“The flaws that kill our democracy” really impressed me.
Klaas distilled 4 years of passionate research and thorough thinking into 109 pages with only the most important technical and historical information. You will need all of your focus and attention to completely comprehend what he’s saying – but it’s all worth it because this book has the potential to become a milestone in history by fundamentally improving politics and democracy.
For this review – I will discuss four things that I believe are the essence of this book!
- Article 42 of the Belgian constitution: So simple yet so difficult!
- The flaws that kill our democracy: Exclusivity and centralisation.
- An upgraded parliament: How can our democracy work better by being more inclusive and decentralised
- An upgraded book: Some ideas for the next versions!
(1) Article 42 of the Belgian Constitution
I’m pretty sure every decent democratic country has this in its constitution in one way or another. It is a simple describing how democracy should be:
Article 42: “The members of both chambers represent the nation and not only their own electors”.
This seems so obvious! Yet if you look at most international democratic politics, it’s hard to imagine that there are a lot of politicians upholding these values. There is an increasing polarisation and the bubble effect is more true than ever. The below graph is a beautiful proof of this. It’s the evolution of the level of agreement in the US congress from 1949 to 2011.
It seems obvious that when people get elected, it is their job to make good decisions for all the people. For this a high level of agreement and connection is required. However, The current evolutions of polarisation show the opposite. Which simply means that there is something undermining our democracy.
Klaas Mensaert – wisely – chose not to attack the integrity of politicians. He went to look for the fundamental driving forces behind this concerning evolution. He shows in a very clear way that the best players of a certain game are the product of the rules of that game. Just like you will never have a healthy democratic government in Monopoly, as long as the rules of monopoly reward having a monopoly. Some of the rules of our current democracies are rewarding behaviours (like polarisation) that directly undermine democracy itself.
(2) The flaws that kill our democracy: Exclusivity and Centralisation
Klaas Mensaert builds a firm case around the flaws in his first two chapters. He does this by referring to other researchers and thinkers. The main ones being Nassim Taleb (author of “Antifragile”) and Moisey Yakovlevich Ostrogorsky (a politician far ahead of his time in 1902). Via all these references, Klaas thoroughly describes what the problems are, and distills them to Exclusivity and Centralisation.
“Centralisation is the process by which the activities of an organisation become concentrated within a particular geographical location group. This moves the important decision-making and planning powers within the center of the organisation.” (Wikipedia of course).
Centralisation is not good or bad. It has its pro’s and con’s. It is just very important to know that – just like a computer – a centralised parliament has a maximum processing capacity. The bigger the organisation or country, the more information and activities there are to process. And the harder it becomes to take everything into account and make the right decisions.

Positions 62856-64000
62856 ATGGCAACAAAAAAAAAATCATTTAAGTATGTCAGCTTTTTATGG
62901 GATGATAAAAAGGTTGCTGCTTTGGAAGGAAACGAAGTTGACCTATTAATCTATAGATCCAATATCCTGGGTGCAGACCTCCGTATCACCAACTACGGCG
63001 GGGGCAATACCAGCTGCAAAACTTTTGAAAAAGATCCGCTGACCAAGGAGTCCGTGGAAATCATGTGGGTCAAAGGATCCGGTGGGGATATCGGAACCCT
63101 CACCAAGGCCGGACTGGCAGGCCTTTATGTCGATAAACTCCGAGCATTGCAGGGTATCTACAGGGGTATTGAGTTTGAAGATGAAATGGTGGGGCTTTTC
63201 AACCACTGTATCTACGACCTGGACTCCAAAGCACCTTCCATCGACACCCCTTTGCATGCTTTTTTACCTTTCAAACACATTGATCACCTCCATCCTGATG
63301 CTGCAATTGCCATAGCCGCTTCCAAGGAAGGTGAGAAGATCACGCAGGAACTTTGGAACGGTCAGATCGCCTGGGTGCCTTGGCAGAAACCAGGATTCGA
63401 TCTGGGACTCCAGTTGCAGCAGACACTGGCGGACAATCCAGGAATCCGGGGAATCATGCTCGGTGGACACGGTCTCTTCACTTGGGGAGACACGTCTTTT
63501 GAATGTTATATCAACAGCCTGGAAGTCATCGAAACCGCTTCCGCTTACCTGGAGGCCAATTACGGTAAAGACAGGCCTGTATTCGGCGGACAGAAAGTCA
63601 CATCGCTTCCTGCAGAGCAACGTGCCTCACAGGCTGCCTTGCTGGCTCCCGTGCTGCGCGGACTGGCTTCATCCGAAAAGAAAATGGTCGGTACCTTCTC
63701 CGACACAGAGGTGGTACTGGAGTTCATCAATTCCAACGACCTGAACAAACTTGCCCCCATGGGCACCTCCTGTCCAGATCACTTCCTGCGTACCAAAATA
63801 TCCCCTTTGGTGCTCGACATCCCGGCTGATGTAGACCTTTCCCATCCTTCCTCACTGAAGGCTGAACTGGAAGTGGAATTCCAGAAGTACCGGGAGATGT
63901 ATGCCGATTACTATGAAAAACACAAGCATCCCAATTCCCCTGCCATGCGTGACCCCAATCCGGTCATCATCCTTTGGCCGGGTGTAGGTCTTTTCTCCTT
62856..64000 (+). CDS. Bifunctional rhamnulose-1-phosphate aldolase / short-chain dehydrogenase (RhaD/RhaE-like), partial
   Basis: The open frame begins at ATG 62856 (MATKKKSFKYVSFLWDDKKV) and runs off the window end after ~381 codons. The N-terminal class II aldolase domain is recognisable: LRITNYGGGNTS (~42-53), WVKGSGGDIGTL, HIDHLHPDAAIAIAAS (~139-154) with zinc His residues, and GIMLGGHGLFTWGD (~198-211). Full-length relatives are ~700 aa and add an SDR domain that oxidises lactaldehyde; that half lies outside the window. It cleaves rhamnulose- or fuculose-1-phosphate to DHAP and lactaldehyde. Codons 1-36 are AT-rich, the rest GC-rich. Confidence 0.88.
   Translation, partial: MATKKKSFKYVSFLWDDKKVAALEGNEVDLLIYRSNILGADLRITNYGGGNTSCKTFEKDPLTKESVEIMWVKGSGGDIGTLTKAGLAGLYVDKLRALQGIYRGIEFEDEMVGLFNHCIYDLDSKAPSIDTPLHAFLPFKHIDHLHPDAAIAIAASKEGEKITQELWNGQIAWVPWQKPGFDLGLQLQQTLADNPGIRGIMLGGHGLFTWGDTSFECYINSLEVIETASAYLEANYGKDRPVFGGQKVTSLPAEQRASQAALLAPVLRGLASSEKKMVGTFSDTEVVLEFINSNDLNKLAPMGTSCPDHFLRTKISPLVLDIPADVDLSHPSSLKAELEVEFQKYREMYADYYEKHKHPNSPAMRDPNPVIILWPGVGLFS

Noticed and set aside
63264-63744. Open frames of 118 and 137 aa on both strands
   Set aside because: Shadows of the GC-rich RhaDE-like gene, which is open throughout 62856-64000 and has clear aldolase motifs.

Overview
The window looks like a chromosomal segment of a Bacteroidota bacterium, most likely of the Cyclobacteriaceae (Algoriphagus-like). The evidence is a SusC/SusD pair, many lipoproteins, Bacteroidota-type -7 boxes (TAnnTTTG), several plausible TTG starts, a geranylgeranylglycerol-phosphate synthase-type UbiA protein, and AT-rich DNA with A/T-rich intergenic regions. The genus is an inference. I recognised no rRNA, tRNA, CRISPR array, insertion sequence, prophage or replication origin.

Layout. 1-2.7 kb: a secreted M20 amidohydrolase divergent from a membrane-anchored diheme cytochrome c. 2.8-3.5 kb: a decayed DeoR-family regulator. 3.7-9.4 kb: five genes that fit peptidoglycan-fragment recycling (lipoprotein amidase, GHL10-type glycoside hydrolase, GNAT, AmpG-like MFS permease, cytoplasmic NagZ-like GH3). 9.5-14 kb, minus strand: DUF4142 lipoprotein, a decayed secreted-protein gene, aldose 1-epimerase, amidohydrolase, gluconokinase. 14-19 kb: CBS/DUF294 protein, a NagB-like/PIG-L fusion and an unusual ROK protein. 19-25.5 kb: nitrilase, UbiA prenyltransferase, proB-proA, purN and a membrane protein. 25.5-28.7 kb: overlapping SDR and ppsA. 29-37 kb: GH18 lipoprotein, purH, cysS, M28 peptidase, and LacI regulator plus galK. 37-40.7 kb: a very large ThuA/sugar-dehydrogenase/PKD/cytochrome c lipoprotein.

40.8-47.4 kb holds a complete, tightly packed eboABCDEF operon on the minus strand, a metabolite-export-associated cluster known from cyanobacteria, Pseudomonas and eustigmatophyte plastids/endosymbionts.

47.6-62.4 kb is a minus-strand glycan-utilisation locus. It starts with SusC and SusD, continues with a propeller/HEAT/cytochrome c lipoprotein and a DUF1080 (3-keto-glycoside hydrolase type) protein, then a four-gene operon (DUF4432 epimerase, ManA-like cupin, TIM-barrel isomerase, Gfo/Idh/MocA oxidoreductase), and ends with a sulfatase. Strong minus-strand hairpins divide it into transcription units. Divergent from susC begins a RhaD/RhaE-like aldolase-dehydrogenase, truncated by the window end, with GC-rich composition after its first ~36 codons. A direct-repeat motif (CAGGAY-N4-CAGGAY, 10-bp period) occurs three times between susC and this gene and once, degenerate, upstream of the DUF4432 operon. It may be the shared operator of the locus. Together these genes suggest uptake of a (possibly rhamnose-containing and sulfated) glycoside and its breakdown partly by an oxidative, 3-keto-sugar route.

In our increasingly globalised and connected world, there is an enormous amount of information. And democracy has not yet learned how to deal with this. It is lagging behind.
This centralisation-problem is amplified because of the second flaw in our democracy: Politicians waste precious information-processing power on polarisation caused by exclusivity.
What if you’d have to choose one shop every 4 years, and you could only shop at that store for the next 4 years? This would put an enormous amount of pressure on the chooser, and even more it would put an enormous amount of pressure on the shop, because that store has to provide everything.
In politics we can also only vote for one party, and that puts an enormous amount of pressure on the parties. Each party has to have an answer to everything. Each party has to be as good as the whole government itself.
You’d think this is good, but it’s not. You want a government to be amazing, but you don’t need its parts to be good at everything. Just like a rocket engineer doesn’t need to be amazing at business. The most successful rocket companies put their brilliant rocket engineers together with business people, marketeers, sales, software engineers,… and so on.
The basic idea: We need more specialised solutions in order to run a country, not less! With political exclusivity our democracy loses a lot of specialised knowledge, ideas and insights.
And it gets even worse if you combine exclusivity and centralisation.
While there are probably more than a 1000 issues in a country. Elections are being won over only a handful of those issues. This is extremely fragile and can get us into extremely dangerous situations. Like Klaas Mensaert says it in his book: It’s quite troubling that we still have more or less the same political system with which the NAZI’s rose to power.
Luckily, In his last chapter Klaas describes how we can evolve into a more healthy and antifragile democracy.
(3) An upgraded parliament
So how do we build an antifragile political system that is more inclusive and more decentralised? Or simply said: How do we upgrade our parliaments to act as a well oiled team that has a much higher processing power?